Accurate species counts

I am trying to accurately assess how many unique species of Lepidoptera I’ve seen in my home state. When I filter my observations by:

  1. My state—931 species
  2. My state & RG—830 species

However, my project, “Moths of West Virginia, U.S.A” shows me having 879 species (butterflies excluded from project). Add the 30 species of butterfly I’ve seen and I get 909.

Why does are the “Your Observations” and my project totals different, please?
What is the best way to get an accurate number of species?
If I knew how to isolate the non-RG observations, I could manually sort through them for obviously unique observations. (I have tried to flag each new species in my photo software, but could have missed some.) However, using “Needs ID” as a filter gives me over 400 species, so obviously, that doesn’t mean what I thought it meant.

Or, should I use some already published paper checklist of Leps and just count manually?

Just call me,

Confused in WV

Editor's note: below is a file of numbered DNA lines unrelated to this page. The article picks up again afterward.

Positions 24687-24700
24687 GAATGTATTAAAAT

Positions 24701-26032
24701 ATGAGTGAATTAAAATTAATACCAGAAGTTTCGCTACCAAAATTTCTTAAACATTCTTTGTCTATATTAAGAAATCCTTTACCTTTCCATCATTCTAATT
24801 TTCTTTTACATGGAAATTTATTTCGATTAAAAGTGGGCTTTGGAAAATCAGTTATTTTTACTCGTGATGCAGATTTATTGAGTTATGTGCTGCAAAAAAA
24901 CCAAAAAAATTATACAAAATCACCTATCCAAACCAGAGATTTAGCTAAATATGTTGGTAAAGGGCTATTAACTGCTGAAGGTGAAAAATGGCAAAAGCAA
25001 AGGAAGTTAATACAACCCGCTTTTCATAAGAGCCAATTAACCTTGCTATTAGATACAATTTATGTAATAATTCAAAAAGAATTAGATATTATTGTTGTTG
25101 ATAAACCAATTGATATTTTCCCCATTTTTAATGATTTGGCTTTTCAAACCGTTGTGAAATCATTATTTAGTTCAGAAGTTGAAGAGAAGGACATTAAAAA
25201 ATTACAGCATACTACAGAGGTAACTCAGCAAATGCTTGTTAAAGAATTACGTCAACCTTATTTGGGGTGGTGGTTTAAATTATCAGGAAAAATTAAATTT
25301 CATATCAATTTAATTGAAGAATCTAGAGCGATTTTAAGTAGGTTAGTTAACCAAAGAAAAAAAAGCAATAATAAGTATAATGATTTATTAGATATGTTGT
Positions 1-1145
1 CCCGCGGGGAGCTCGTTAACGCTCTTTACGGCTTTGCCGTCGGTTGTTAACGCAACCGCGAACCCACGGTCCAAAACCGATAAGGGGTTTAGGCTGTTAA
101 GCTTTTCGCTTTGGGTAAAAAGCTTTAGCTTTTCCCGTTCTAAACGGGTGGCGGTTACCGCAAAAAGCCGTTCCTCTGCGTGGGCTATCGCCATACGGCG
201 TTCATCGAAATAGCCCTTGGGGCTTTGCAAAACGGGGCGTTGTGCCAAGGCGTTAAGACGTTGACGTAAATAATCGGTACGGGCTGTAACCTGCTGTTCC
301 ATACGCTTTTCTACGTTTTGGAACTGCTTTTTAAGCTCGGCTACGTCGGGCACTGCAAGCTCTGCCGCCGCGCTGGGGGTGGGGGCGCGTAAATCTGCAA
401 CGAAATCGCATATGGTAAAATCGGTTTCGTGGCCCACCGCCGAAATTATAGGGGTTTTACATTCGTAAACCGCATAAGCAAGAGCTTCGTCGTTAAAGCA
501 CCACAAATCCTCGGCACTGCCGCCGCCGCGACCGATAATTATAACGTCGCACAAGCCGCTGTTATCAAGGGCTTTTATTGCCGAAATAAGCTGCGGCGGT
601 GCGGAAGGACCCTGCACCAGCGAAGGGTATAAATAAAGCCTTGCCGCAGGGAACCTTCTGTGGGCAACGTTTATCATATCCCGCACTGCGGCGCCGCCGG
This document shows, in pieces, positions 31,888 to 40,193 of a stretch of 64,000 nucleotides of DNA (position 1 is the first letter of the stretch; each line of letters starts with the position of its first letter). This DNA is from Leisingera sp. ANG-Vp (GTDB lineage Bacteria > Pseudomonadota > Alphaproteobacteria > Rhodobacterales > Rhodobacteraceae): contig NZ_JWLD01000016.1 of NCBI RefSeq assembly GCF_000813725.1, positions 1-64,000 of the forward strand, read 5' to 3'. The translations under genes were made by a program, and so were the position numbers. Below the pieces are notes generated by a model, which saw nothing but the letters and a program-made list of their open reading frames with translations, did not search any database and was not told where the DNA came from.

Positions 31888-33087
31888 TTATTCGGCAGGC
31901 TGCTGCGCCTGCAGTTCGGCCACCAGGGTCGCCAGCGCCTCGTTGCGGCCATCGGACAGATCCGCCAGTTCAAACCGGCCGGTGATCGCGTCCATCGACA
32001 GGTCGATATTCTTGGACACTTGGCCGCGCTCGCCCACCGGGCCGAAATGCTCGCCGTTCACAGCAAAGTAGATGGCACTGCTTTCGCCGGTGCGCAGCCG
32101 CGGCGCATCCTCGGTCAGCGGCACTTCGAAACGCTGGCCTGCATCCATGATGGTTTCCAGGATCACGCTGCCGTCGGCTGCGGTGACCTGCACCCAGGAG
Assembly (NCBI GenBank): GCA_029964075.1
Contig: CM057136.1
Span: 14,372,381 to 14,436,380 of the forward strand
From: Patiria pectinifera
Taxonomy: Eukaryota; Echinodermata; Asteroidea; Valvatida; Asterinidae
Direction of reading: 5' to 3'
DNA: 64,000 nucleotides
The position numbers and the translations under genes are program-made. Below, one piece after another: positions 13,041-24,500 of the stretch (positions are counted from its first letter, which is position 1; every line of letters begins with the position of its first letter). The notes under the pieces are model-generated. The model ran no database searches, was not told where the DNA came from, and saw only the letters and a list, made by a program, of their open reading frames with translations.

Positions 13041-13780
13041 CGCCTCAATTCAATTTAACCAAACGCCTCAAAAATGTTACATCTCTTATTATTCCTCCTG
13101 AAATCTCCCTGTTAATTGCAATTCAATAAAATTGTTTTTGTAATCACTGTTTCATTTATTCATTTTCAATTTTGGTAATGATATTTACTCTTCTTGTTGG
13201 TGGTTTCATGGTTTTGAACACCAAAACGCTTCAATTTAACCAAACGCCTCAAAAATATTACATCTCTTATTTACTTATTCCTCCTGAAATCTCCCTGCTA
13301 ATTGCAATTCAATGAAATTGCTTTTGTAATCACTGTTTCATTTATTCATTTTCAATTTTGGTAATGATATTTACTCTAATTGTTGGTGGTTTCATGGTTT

I think the project leaderboard count includes only a count of species that you’ve identified to the species level, while the overall project species count includes unique genera/families/etc. for which you’ve submitted observations above the species level as “species”. For example, I’ve submitted 117 West Virginia moth species at the species level, so my number on the project leaderboard says 117. But I’ve also submitted an Agonopterix and a Cochylichroa that are sitting at the genus level (and I’ve not submitted any species-level observations in those genera), so those bump my “species count” under Your Observations to 119 for the project. Presumably you have a couple dozen genera or families for which you’ve not submitted anything ID’d to species level, but for which you have submitted higher-taxon observations.


See the thread linked below:

When you open your species page for the project, you get your expected number of 901.

1 Like

Thanks, Paul.
So the Observations already include unique genus level observations?
Do you track your total species confirmed AND your identifiably unique observations that can only be confirmed to genus? If so, how do you track them?

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